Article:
0

I've recently read a fiction novel (Two Serpents Rise) published by Tor Books in which I've found something odd in the use of single quotation marks. The double quotation marks are standard curly types, with the opening and closing ones curved in opposite directions. However, when single quotation marks are used within them, the opening single quotation mark and closing single quotation mark are identical curly marks: they curl in the same direction—like standard closing quotation marks (i.e., like an apostrophe). This is done consistently throughout the text. Would this be considered a stylistically acceptable use of single quotation marks? Or is it just incorrect use of punctuation?

  • Understand that a standard typewriter does not have "opening" and "closing" quotes, single or double. And certainly typewritten text has been considered "correct" for about 150 years. – Hot Licks Jan 3 '16 at 14:26
4

The phenomenon you describe is almost certainly an artifact of the default settings for apostrophes/single quotation marks that Tor Books' word-processing program enforces.

Here is an example of how Microsoft Word's default settings regularize single quotation marks within double quotation marks:

“He told me ‘I’ve been waiting for you, Mr. Moon,’ and then he disappeared.”

But here is what you get when the opening single quotation mark appears immediately after the opening double quotation mark:

“’I’ve been waiting for you, Mr. Moon,’ he told me—and then he disappeared.”

The difference between the first example (where the opening single quotation mark looks the way it should) and the second example (where it instead looks like a single closing quotation mark—or rather, like an apostrophe) is that there is a letter space before the opening single quotation mark in the first instance, but there isn't one in the second instance.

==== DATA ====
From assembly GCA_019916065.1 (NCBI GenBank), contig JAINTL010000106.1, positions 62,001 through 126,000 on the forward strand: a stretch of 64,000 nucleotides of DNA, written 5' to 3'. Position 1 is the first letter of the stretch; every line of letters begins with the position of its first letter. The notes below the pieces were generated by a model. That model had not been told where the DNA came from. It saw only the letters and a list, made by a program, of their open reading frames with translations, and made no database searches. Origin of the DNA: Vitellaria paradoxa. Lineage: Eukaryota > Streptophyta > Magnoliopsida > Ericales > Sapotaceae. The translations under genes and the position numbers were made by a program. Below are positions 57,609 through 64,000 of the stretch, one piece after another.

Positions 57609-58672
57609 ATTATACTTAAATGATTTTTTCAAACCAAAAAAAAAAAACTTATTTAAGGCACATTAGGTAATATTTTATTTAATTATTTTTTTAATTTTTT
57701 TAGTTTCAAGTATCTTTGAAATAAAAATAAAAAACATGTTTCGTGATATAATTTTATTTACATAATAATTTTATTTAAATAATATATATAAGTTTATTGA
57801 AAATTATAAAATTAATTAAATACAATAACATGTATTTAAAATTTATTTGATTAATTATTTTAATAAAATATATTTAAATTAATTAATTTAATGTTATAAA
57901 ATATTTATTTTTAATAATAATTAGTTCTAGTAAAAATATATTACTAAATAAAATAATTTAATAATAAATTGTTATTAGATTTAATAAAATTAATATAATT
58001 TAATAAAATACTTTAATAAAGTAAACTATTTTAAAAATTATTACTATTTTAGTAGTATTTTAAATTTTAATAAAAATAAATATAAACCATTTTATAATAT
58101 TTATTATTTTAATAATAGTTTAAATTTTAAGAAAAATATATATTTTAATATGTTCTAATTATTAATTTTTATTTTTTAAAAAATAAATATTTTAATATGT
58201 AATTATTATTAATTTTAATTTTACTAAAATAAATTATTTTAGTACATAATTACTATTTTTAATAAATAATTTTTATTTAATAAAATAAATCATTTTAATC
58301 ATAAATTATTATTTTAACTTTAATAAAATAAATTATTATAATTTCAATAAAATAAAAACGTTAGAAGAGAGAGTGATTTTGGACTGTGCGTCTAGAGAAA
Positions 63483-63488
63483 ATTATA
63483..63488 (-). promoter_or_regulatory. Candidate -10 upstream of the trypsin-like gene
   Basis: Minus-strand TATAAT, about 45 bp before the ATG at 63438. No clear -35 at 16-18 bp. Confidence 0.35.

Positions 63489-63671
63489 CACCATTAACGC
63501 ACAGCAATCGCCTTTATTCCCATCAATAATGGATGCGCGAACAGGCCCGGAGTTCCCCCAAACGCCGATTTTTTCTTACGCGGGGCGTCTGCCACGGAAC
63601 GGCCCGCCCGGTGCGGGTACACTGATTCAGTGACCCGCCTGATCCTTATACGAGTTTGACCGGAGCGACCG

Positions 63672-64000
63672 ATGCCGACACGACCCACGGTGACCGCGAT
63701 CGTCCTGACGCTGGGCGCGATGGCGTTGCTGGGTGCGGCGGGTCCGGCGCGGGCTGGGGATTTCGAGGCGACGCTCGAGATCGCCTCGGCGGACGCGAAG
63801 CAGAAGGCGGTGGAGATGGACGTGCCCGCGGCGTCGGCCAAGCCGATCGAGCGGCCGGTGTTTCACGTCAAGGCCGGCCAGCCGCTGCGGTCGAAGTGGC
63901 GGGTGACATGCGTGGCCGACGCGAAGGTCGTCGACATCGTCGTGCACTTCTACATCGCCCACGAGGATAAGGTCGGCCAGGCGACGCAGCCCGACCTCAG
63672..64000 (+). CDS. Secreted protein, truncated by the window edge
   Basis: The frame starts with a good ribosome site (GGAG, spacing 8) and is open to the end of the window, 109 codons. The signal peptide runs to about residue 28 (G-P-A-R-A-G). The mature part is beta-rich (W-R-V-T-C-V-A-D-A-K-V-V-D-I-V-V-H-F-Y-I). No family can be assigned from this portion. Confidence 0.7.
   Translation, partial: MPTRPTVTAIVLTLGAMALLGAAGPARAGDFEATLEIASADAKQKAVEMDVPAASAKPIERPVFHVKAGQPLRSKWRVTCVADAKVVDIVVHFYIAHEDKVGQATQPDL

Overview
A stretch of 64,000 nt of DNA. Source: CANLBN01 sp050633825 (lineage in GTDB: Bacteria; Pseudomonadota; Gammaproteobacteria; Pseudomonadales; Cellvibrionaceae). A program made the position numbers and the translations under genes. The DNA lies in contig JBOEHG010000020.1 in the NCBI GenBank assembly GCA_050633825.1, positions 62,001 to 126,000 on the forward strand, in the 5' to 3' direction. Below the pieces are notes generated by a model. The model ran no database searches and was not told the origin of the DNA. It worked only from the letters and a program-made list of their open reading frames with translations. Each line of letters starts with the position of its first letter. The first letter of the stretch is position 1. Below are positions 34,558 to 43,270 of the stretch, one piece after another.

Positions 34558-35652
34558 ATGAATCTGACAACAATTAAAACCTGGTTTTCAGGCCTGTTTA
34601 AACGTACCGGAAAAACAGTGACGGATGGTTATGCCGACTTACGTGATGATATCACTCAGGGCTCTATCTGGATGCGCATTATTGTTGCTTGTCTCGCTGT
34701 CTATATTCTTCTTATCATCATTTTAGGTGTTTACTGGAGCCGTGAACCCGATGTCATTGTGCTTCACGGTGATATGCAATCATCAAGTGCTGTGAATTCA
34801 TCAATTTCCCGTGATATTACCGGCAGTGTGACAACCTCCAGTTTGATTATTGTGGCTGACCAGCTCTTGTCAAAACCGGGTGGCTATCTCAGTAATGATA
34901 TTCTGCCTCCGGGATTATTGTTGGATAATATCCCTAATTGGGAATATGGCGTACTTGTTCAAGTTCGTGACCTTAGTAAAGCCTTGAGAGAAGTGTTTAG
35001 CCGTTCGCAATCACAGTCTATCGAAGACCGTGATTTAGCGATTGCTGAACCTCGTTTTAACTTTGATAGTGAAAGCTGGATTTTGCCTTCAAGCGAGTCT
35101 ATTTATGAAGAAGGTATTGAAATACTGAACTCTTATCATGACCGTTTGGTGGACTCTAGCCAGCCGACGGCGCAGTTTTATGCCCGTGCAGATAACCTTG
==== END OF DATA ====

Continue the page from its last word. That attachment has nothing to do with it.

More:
The default settings in Word don't distinguish between the apostrophe keystroke and the opening single quotation mark keystroke—which makes perfect sense, given that the same keystroke is used for both functions on most keyboards. Word doesn't have an elaborate assessment program for determining whether, in a particular instance in which the typist types the ' character on the keyboard, the typist intends the ' to be an opening single quotation mark, a closing single quotation mark, or an apostrophe.

To handle the majority of cases correctly, Word by default assumes that, if there is a letter space or line break immediately before the ' keystroke, the typist intends to create an opening single quotation mark; and conversely it assumes that, if there is another character/keystroke immediately immediately before the ' keystroke, the typist intends to create an apostrophe/closing single quotation mark (which look the same in most fonts).

Unless the publisher alters the coding for the default specification or manually changes every instance of “’I’ve [or whatever] ... to “‘I’ve ..., the result will be a book full of backward opening single quotation marks. I can tell you from experience that it's no treat to run a search-and-replace operation for such characters, because you have to wade through a lot of correctly rendered apostrophes to reach all of the erroneous single quotation marks. But there is no easy way to avoid the problem, other than to abandon smart (curly) quotation marks (and apostrophes) in favor of dumb (straight) ones—which many publishers refuse to do.


Update (1/4/16): In his answer, Benjamin Harman makes the interesting suggestion that you can avoid Word's (and perhaps some other word-processing programs') default apostrophe-as-opening-single-quotation-mark problem by adding a letter space between the opening double quotation mark and the following (intended) opening single quotation mark. This would certainly avoid Word's automatic reversal of the direction of the opening single quotation mark, but it raises a couple of new issues.

The first issue is aesthetic: To a reader accustomed to seeing embedded single quotation marks run after double quotation marks in the form “‘I’ve ..., the form “ ‘I’ve ... may look weird, just as the seventeenth- and eighteenth-century inclusion of a letter space before a semicolon does.

The second issue is practical, and more serious: If you're going to add a letter space when the opening double and single quotation marks are consecutive, as in

“ ‘I’ve been waiting for you, Mr. Moon,’ he told me—and then he disappeared.”

consistency would seem to require you to add one in the reverse situation as well, where the closing single and double quotation marks are consecutive, as in

“Before he disappeared, he told me, ‘I’ve been waiting for you, Mr. Moon.’ ”

Unfortunately, Word applies the same rule for double quotation marks as it does for single quotation marks—namely, that if a letter space precedes either punctuation mark, the default instruction is to treat the mark as an opening (not closing) quotation mark. So what you get by default with a letter space after the closing single quotation mark is this: